We have no idea how Novichok nerve agent was stored - anti-terror chief

The hunt for the Novichok used to poison Dawn Sturgess and Charlie Rowley and a former Russian double agent and his daughter continues as Britain's anti-terror chief admitted he does not know how the nerve agent was stored.

Metropolitan Police Assistant Commissioner Neil Basu said it was implausible that the two incidents, which claimed the life of Ms Sturgess and left four other people critically ill, were not linked.

He said it was unlikely that the attack on Sergei Skripal and his daughter Yulia in Salisbury in March, and the poisonings nearby of Ms Sturgess, 44, and her 45-year-old partner 10 days ago, were separate.

Amesbury incident
Neil Basu, the UK's head of counter-terrorism policing, said he did not know what container the Novichok nerve agent was stored in, which made finding it difficult (PA)

A massive counter-terrorism police investigation has been launched into how Ms Sturgess, who died on Sunday night, and Mr Rowley were contaminated by the chemical weapon.

The pair fell ill at Mr Rowley's home in Amesbury - eight miles from Salisbury - on June 30, with anti-terror police launching a massive operation to find the source of the contaminant, which is believed to be inside a container.

Staff at Salisbury District Hospital said Mr Rowley has made a "a small but significant improvement" and has regained consciousness but still needs round-the-clock care.

Tributes have been paid to mother-of-three Ms Sturgess, with her family saying: "Dawn's death has been devastating for us. Dawn will always be remembered by us as a gentle soul who was generous to a fault."

While the advice from Public Health England is that the risk to the public is low, Chief Medical Officer Dame Sally Davies has warned everyone in the area not to pick up "any foreign object which could contain liquid or gel, in the interests of their own safety".

Central to the investigation are John Baker House, the supported-living accommodation where Ms Sturgess lived, Mr Rowley's home in Amesbury, and Salisbury's Queen Elizabeth Gardens, which remains cordoned off.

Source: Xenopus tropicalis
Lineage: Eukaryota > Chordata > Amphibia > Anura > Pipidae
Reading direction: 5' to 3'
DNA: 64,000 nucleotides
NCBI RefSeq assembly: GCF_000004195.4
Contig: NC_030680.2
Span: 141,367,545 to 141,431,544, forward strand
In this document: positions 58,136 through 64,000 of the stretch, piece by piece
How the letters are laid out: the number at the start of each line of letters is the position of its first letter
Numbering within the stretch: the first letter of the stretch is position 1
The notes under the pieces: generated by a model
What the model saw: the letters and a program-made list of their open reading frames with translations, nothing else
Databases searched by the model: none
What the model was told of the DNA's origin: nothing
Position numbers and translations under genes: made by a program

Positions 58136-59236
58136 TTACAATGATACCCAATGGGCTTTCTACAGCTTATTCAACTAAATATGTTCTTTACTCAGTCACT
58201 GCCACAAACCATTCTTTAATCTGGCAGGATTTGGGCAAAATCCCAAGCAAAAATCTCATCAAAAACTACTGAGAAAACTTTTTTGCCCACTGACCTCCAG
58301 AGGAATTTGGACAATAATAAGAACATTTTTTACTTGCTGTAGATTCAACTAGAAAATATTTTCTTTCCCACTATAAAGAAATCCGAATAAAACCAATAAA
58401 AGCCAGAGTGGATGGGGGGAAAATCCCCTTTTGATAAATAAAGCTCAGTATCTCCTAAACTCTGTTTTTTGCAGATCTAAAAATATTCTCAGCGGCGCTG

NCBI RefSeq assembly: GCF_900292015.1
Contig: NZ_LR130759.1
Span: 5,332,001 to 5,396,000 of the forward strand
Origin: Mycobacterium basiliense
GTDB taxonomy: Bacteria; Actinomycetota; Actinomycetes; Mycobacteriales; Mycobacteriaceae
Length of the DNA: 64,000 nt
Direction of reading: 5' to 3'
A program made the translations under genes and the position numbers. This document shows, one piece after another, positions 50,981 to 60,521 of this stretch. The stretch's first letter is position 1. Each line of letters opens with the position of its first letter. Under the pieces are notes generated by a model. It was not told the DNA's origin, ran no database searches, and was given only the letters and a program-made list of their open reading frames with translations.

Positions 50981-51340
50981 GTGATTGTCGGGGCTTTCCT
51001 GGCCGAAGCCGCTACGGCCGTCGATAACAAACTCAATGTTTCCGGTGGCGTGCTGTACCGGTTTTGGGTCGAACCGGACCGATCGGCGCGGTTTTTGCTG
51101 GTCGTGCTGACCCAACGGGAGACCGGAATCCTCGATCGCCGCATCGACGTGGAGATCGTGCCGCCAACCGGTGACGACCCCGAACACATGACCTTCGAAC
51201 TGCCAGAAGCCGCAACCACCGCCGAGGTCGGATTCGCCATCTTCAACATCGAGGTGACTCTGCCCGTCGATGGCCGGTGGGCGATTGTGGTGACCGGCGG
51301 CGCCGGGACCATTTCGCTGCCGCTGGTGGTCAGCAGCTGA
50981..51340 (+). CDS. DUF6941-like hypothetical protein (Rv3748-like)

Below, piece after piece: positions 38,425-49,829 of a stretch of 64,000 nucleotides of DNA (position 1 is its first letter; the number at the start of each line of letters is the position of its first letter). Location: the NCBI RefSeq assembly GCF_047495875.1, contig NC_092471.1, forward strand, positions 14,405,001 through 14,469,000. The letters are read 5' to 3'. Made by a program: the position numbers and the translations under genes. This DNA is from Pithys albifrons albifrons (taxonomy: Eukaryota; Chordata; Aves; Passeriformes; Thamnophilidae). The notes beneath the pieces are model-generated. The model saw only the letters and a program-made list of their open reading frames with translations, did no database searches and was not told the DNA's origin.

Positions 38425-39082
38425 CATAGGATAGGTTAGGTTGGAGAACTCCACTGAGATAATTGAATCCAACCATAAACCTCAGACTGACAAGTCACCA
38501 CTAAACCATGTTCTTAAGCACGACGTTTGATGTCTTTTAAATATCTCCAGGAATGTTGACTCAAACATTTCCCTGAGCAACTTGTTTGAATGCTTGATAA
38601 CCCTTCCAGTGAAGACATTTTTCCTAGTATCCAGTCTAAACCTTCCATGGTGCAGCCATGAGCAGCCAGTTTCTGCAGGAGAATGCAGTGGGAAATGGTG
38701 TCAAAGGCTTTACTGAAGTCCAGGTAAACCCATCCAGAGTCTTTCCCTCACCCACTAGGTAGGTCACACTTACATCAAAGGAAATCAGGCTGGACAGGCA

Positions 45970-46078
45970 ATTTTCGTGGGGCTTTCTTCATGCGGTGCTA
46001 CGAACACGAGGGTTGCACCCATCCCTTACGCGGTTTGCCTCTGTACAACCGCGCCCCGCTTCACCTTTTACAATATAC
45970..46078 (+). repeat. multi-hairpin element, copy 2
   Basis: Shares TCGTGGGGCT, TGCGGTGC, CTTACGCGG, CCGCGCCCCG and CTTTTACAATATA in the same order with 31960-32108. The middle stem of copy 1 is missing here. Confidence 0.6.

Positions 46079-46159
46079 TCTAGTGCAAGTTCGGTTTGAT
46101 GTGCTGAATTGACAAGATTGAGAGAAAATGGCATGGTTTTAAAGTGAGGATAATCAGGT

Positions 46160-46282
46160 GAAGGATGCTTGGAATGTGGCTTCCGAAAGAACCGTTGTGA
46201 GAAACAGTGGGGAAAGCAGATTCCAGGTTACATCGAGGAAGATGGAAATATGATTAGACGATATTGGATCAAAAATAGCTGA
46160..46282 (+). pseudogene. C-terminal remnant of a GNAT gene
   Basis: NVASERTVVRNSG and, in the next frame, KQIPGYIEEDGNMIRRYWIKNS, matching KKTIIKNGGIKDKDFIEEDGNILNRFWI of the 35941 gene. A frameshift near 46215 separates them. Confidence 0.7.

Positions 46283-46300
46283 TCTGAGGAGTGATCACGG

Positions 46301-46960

Amesbury incident
Police activity near the house in Muggleton Road in Amesbury where Dawn Sturgess and Charlie Rowley fell ill after being exposed to Novichok (Steve Parsons/PA).

Mr Basu, the country's most senior counter-terrorism police officer, said there would need to be a forensic link to definitively prove a connection between the two incidents.

But Defence Secretary Gavin Williamson waded in and directly blamed Russia for committing "an attack on British soil which has seen the death of a British citizen".

Speaking at a packed public meeting on Tuesday night in Amesbury, Mr Basu conceded that the authorities were not looking for anything containing Novichok until the latest incident.

Neil Basu Assistant Commissioner of the Counter Terrorism Policing Network is first to provide his update to a full room. pic.twitter.com/IXMZQW1Sap

-- Amesbury Police (@AmesburyCPT) July 10, 2018

"I would love to be able to say that we have identified and caught the people responsible and how we are certain there are no traces of nerve agent left anywhere in Wiltshire," he said.

"But the brutal reality is that I cannot offer you any reassurance or guarantee at this time.

"This is a very rare substance banned by the international community and for there to be two separate, distinct incidents in one small English county is implausible to say the least.

"That said, the scientists at the Defence Science and Technology Laboratory at Porton Down will work hard to determine whether the nerve agents used in the two incidents are from the same batch.

"It may be that it will never be possible to establish such a definitive link."

Floral tributes
Floral tributes left to Dawn Sturgess in Salisbury (Rod Minchin/PA)

Mr Basu said his officers were working on the theory that Ms Sturgess and Mr Rowley had found a object housing the nerve agent, which can remain active for 50 years if left undisturbed in a sealed container.

A member of the audience suggested that authorities had not been looking for the Novichok until the latest incident.

Mr Basu replied: "I take your point and I know you are really concerned about it.

"This is the reason the most important line of inquiry for the Skripals and the same for Dawn and Charlie is exactly where they have been at any one time.

"The second most important line of inquiry is finding the people responsible."

He added: "We have not found the container. You are absolutely right that I have no idea what it looked like."

Another member of the public suggested the police were "looking for a needle in a haystack".

"Yes, that's why we need to be intelligence-led, which is why we need witnesses that tell us where it might be," Mr Basu replied.

"The brutal fact is we don't know where they found it. I am hoping Charlie recovers, and when he recovers he will be able to tell us and perhaps shed some light on it which will narrow our search dramatically."

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